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Spielberg's Lincoln
02-09-2013, 07:48 PM
Post: #76
RE: Spielberg's Lincoln
Of interest is an AP article from Feb. 8, 2013: "Lincoln Screenwriter Concedes Inaccuracy"

"The screenwriter for the movie "Lincoln" has conceded taking some liberties in its portrayal of a 19th century vote on slavery, but he said his changes adhered to widely accepted standards for the creation of historical drama.

"A congressman who pointed out the flaw, U.S. Rep. Joe Courtney, said Friday that he was pleased screenwriter Tony Kushner acknowledged that Connecticut congressmen did not vote against a constitutional amendment outlawing slavery, as depicted in the film. He said he hopes a correction can be made before the film is released on DVD."


For more, go to: http://www.google.com/hostednews/ap/arti...58c088cf05
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02-10-2013, 01:03 PM
Post: #77
RE: Spielberg's Lincoln
It seems to me that something so important (the voting record) is nothing to mess with. That should have been the one thing that needs to be portrayed accurately. The fact that is was known to the writer to be inaccurate is disturbing.

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02-10-2013, 01:27 PM
Post: #78
RE: Spielberg's Lincoln
(02-10-2013 01:03 PM)LincolnMan Wrote:  It seems to me that something so important (the voting record) is nothing to mess with. That should have been the one thing that needs to be portrayed accurately. The fact that is was known to the writer to be inaccurate is disturbing.

It should be unacceptable.

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02-11-2013, 10:13 PM
Post: #79
RE: Spielberg's Lincoln
I finally got to see "Lincoln" last night and I thought it was fantastic. Daniel Day Lewis really channeled Lincoln, as did David Strathairn with his portrayal of Seward and Bruce McGill's Stanton was great. The actor who portrayed Confederate V.P. Alexander Stephens made me think he was a ghost. Eerie resemblance there. I thought it rather beat the Thirteenth Amendment to death, but all in all, I think it will be the pinnacle of Lincoln films for quite a while.

"There are few subjects that ignite more casual, uninformed bigotry and condescension from elites in this nation more than Dixie - Jonah Goldberg"
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02-12-2013, 09:53 AM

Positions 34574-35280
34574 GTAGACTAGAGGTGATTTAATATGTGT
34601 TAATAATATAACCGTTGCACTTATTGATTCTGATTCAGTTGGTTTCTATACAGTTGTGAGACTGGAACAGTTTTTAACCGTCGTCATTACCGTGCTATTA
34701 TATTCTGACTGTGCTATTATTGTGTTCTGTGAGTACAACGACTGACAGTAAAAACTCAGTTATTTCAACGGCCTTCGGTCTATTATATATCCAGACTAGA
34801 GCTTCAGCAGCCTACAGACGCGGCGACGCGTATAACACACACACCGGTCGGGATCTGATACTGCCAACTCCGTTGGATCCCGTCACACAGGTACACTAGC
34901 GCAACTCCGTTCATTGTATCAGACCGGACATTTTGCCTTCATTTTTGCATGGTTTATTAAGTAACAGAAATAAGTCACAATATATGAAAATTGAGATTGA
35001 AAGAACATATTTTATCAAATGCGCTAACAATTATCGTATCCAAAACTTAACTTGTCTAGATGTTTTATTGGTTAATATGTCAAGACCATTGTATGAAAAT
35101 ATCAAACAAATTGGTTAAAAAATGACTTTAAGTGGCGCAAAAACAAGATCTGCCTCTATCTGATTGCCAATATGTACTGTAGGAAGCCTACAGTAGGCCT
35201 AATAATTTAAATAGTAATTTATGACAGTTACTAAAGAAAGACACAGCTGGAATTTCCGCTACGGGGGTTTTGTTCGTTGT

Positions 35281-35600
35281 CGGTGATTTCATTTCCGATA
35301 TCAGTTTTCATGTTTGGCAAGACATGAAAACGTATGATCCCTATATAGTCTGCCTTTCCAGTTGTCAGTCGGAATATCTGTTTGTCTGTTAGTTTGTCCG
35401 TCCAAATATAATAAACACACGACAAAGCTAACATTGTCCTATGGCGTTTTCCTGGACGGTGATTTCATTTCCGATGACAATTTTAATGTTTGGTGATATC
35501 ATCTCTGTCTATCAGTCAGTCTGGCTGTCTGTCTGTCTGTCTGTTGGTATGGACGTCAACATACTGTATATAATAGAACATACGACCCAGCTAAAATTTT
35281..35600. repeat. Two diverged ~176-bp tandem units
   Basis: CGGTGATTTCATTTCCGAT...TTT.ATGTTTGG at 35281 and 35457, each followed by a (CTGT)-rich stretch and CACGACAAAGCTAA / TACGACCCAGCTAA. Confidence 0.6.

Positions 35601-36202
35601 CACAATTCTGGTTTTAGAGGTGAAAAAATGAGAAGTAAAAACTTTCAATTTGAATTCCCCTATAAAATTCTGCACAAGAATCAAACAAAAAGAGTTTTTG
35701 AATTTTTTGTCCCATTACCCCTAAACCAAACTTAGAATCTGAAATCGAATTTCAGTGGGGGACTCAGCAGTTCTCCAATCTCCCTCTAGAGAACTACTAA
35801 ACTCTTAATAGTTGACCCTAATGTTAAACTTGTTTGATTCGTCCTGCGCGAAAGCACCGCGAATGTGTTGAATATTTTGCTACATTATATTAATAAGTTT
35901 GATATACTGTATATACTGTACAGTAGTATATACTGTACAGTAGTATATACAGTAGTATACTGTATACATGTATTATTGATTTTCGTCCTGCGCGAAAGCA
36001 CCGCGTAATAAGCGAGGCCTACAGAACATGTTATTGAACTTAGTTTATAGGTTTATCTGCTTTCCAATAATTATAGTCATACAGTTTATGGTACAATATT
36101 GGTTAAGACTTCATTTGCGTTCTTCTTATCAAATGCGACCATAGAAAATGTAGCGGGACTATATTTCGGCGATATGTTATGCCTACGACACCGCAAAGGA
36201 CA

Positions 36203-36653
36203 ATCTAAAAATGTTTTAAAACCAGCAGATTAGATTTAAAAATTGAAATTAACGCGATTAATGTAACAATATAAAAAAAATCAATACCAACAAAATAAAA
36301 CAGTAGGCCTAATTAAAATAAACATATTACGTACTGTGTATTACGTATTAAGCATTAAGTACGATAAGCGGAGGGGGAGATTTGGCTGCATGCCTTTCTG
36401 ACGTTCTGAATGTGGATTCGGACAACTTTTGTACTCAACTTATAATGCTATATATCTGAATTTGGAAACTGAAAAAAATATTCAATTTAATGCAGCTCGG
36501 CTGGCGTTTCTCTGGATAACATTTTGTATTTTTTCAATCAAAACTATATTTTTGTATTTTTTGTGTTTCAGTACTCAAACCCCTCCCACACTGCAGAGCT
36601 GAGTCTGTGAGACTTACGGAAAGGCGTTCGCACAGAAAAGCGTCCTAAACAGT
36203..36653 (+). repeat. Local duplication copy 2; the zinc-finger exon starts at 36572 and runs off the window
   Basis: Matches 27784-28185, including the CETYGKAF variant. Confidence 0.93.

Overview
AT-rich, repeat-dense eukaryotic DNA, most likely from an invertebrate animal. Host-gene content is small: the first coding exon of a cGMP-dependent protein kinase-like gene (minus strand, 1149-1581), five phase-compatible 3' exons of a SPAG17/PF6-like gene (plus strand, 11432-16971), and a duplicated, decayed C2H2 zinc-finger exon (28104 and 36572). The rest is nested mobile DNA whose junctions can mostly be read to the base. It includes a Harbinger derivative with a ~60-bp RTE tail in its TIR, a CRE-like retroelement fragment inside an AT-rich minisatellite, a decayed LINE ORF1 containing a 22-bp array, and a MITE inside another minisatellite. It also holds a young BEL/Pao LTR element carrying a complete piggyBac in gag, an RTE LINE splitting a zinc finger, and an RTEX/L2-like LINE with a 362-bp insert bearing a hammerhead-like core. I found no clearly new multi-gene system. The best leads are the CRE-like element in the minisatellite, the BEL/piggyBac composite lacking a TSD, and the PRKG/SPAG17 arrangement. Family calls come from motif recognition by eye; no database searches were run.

Post: #80
RE: Spielberg's Lincoln
(02-11-2013 10:13 PM)J. Beckert Wrote:  I finally got to see "Lincoln" last night and I thought it was fantastic. Daniel Day Lewis really channeled Lincoln, as did David Strathairn with his portrayal of Seward and Bruce McGill's Stanton was great. The actor who portrayed Confederate V.P. Alexander Stephens made me think he was a ghost. Eerie resemblance there. I thought it rather beat the Thirteenth Amendment to death, but all in all, I think it will be the pinnacle of Lincoln films for quite a while.

Yes, the film was very much focused on the 13th Admendment issue. While that may not have been what we were expecting-I look at it as a strong way of answering those who claim "Lincoln didn't free anyone."

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02-12-2013, 10:58 AM
Post: #81
RE: Spielberg's Lincoln
(02-11-2013 10:13 PM)J. Beckert Wrote:  I finally got to see "Lincoln" last night and I thought it was fantastic. Daniel Day Lewis really channeled Lincoln, as did David Strathairn with his portrayal of Seward and Bruce McGill's Stanton was great. The actor who portrayed Confederate V.P. Alexander Stephens made me think he was a ghost. Eerie resemblance there. I thought it rather beat the Thirteenth Amendment to death, but all in all, I think it will be the pinnacle of Lincoln films for quite a while.

I seriously doubt that the people whose freedom was guaranteed by the 13th Amendment ever felt that too much attention had been focused on it, nor would their descendants feel that way.

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02-12-2013, 02:33 PM
Post: #82
RE: Spielberg's Lincoln
I felt that too much of the movie was devoted to it. There's much more to Lincoln and his Presidency than the Thirteenth Amendment.

"There are few subjects that ignite more casual, uninformed bigotry and condescension from elites in this nation more than Dixie - Jonah Goldberg"
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02-12-2013, 02:57 PM
Post: #83
RE: Spielberg's Lincoln
Joe,

After the initial raves were over with, I have heard more and more people start to really critique the movie. The overwhelming responses to it are based on the wonderful portrayals of the various characters. The crafts and techniques of photography, set design, etc. have also been praised.

However, there has been a constant thread of comments from people that I have come in contact with that it was too politically oriented, the politics went over their heads as "historians" of average or below-average knowledge of Civil War maneuverings, and that they wanted to know more about Lincoln than just his stance on the Thirteenth Amendment. One person even told me that, if it hadn't been for DDL's acting, they thought the movie would be a flop!